This is like basic public health when Nixon signed onto further legislation like Title X and so forth, but it’s interesting that Justice Blackmun canvassed history, and I think that that was, in a way, to show that look, nobody should feel stigma and shame right now because historically abortion wasn’t criminalized or made illegal in the United States.
So, kind of this pall, this shaming, this has really come about out of a coercive political space. It’s not come out of some sort of fundamental values that Indigenous people had, that pilgrims had, right, that people who immigrated to this country had. No. This is something that emerged over time and that has been used as a political wedge and sword against the lives of women and people who can become pregnant.
Well, we’ve reached a time, Amy, where I want to ask you about the silver lining going forward. We ask our guests that because we try to think about resilience, hope and keeping the faith in and amongst ourselves and also those who’ve paved the path before us, and I’m thinking about your mom right now. So, what do you see as a silver lining going forward, Amy?
00:22:57 Amy Brenneman:
Yes. When I got that note about your podcast, it made me so happy because I think it’s easy to get into a habit of anger and despair. I actually think there’s a lot of … when I was thinking about that, you know, I think medical abortion, it was like wow, it’s been around for a long time. I remember somebody telling me, I don’t know where this came from, but I want to say it was Jamaica Kincaid and it was this image of women coming to another woman’s house that had some wisdom about this. Here’s some tea. I’m going to rub your back. It was like this moment of oh, why are we going to this medical, you know, if we don’t have to.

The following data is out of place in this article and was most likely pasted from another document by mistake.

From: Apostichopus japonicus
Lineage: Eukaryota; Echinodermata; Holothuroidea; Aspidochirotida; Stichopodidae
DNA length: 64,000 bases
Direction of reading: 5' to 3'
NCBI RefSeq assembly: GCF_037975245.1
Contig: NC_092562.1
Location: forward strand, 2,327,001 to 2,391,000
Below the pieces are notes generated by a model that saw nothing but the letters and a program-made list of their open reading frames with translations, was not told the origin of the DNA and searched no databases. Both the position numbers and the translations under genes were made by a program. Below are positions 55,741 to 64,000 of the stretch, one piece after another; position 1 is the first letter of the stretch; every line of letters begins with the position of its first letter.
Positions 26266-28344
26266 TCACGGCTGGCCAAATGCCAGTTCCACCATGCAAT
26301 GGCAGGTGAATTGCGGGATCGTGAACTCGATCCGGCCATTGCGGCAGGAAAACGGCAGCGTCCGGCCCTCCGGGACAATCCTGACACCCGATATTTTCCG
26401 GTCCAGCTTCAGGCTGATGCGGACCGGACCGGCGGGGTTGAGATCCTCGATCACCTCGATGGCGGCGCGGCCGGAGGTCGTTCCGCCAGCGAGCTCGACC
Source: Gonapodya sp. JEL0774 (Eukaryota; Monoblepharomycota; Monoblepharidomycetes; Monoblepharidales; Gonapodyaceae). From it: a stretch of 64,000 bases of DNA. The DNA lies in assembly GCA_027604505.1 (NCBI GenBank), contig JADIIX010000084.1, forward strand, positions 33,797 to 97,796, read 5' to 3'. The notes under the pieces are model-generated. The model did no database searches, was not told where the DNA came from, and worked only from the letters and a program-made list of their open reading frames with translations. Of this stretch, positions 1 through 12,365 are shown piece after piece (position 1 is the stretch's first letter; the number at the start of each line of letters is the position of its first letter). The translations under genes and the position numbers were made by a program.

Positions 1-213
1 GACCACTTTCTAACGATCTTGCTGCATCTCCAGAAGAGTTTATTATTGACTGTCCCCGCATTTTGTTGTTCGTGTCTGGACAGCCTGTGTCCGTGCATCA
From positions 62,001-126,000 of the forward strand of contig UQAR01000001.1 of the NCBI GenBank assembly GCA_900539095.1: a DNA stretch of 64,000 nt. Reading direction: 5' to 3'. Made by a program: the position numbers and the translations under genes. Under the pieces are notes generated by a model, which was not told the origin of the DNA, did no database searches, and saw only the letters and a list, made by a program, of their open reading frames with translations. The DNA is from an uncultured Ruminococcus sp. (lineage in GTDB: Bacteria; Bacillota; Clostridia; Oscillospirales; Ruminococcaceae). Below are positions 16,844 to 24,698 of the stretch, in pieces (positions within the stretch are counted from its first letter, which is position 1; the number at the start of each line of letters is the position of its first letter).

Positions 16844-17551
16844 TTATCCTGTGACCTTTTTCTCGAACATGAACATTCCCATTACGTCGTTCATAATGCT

You know, so many of these pregnancies could be terminated at home, privately, with somebody rubbing your back. I was like that sounds really good, and also it would give the anti-abortion protesters … they’d have to find something else to do.
Then another interesting, you know, I feel like that word “intersectionality” broadened a connection, you know, I have felt in the work that I’ve been doing on myself, really. Like I lost the thread between my Black and Brown sisters. You know what I mean, and I kind of knew the Hyde Amendment, but I was like we got Roe. You know, it’s like no, baby. No. No. No.
And then, knowing Amy Hagstrom Miller and the connections I’ve made on September 1st when S.B. 8 first came down, I felt it the way … I can’t really describe it, but it was like I was a woman in Texas. There was no part of me that was like thank God I’m in California at all. So, that’s interesting. We’re kind of, you know, connecting more in that way. Just a couple more hopeful things, you know, women in Congress talking about their abortions. You know what I mean, having that … and then, also the way we’re sort of looking at different things like filibuster like things are just not working.
Maybe it shouldn’t be the decision of nine people who more and more display their political … and I say that as the daughter of a judge. Like Gorsuch showed up without a mask the other day, I was like oh, man. Okay. Well, if that is true then that’s a political arm as well, so maybe we should kind of rethink how we’re doing this.
00:25:39 Michele Goodwin:
Wow. Those are important pearls of wisdom that you’ve just shared, every little bit, including the concern about our courts, which is actually shared by so many Americans because the Supreme Court now has the lowest confidence ranking, rating that it’s had in a half century. So, this has been such a pleasure for me, so much fun for me to be on with you today. Amy, thank you so much for joining me for our On the Issues podcast.
00:26:16 Amy Brenneman:
Thank you for having me.